Your conversation may range over several different topics, over and above your main inquiry. This is because your advisor will want a clear overall picture of your circumstances, lifestyle, responsibilities, goals, and future plans, in addition to financial information. Good financial advice needs to consider your situation as a whole, so be patient with this process. You may even discover that your original goal is not in fact the best course of action, and may end up making alternative plans with your advisor’s input.
Here are some more general guidelines for a successful advisor meeting.
If you’re in a couple, see your advisor together: It’s highly recommended for both partners to be present for any discussion with an advisor, regardless of whether one of you is more financially minded. The advisor will need to hear from both of you to form an accurate picture of your goals together.
Ask as many questions as you can think of: When it comes to finances, there are no silly questions. What’s more, things you have always assumed to be true might be false. Don’t pass up the opportunity of having an expert on hand – take nothing for granted.
Check that you’ve understood: When your advisor explains something to you, make sure you’ve followed exactly what they mean. For example, repeat the explanation back to them in your own words, so they can tell you if you’ve misinterpreted anything.
Request examples: If you’re talking about a particular area of advice (such as your retirement plan), ask your advisor if they have any case studies or examples you can look at, to see how the process works in practice.
Have a conversation about risk: It’s important to know what advisors mean by ‘risk’, and to understand your own tolerance to risk. All financial products and transactions involved some element of risk, so a key aspect of advice is finding the products that suit your risk profile.
Make sure they explain benefits and/or drawbacks: Obviously, you want to know what you stand to gain if you choose to take advice. Have your advisor explain clearly and simply what services they will perform for you, and how you can expect to benefit in the short, medium, and long term – whether through investment returns, improved security, peace of mind, or something else.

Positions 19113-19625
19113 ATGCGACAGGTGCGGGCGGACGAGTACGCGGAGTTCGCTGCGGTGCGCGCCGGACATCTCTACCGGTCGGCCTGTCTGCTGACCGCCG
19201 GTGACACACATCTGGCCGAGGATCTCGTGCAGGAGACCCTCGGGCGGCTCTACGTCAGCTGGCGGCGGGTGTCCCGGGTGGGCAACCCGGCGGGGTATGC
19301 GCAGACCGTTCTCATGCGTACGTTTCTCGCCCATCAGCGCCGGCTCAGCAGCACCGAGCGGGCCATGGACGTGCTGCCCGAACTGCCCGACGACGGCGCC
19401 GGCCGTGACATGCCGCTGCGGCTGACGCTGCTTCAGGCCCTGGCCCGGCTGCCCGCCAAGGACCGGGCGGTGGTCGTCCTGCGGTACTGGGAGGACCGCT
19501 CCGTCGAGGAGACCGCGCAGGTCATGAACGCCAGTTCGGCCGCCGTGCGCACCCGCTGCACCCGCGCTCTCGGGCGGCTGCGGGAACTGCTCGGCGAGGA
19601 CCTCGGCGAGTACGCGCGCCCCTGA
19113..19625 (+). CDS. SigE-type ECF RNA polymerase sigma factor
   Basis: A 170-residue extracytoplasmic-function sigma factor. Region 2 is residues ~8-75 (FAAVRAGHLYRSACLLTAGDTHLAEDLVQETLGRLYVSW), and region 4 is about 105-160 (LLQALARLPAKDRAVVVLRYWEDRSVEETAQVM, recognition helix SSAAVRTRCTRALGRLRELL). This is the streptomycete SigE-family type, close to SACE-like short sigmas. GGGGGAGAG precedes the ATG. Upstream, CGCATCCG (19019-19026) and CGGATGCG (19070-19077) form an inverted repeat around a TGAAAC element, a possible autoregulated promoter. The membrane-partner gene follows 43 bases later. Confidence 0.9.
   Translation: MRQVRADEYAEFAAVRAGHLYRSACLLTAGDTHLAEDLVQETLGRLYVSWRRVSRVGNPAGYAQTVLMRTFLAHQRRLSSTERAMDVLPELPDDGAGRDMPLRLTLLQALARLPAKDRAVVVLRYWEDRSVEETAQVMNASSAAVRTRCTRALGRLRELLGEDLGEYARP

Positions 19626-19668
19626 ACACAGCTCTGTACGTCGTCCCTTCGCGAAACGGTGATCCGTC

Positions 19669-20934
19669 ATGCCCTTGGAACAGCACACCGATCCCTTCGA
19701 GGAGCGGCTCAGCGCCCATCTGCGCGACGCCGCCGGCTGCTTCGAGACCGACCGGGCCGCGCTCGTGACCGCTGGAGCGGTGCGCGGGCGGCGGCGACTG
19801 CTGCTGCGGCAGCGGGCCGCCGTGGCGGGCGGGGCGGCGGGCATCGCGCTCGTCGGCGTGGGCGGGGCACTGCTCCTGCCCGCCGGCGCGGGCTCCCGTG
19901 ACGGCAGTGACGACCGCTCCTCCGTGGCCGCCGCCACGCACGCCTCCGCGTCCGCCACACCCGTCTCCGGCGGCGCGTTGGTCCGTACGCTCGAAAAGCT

Agreeing fees for financial advice
Before you decide to proceed to financial advice, your advisor will be able to tell you their fees. Bear in mind, the whole point of financial advice is that it should make more money for you in the long run than the initial cost. Consider the fees alongside the benefits that the advisor has explained to you, and ask the advisor to justify them if necessary.
The cost of financial advice can vary depending on the type you choose – there is no one-size-fits-all approach. Generally, there are three types of financial advisor fees: hourly fees, asset percentage, and fixed fees. However, advice fees and scenarios can vary considerably, so always ask for a firm quote.
Ultimately, your financial advisor should add value to your finances and how you approach them – helping you look after your money and meet your financial goals.
Senior Content Writer
Rachel is a Senior Content Writer at Unbiased. She has nearly a decade of experience writing and producing content across a range of different sectors.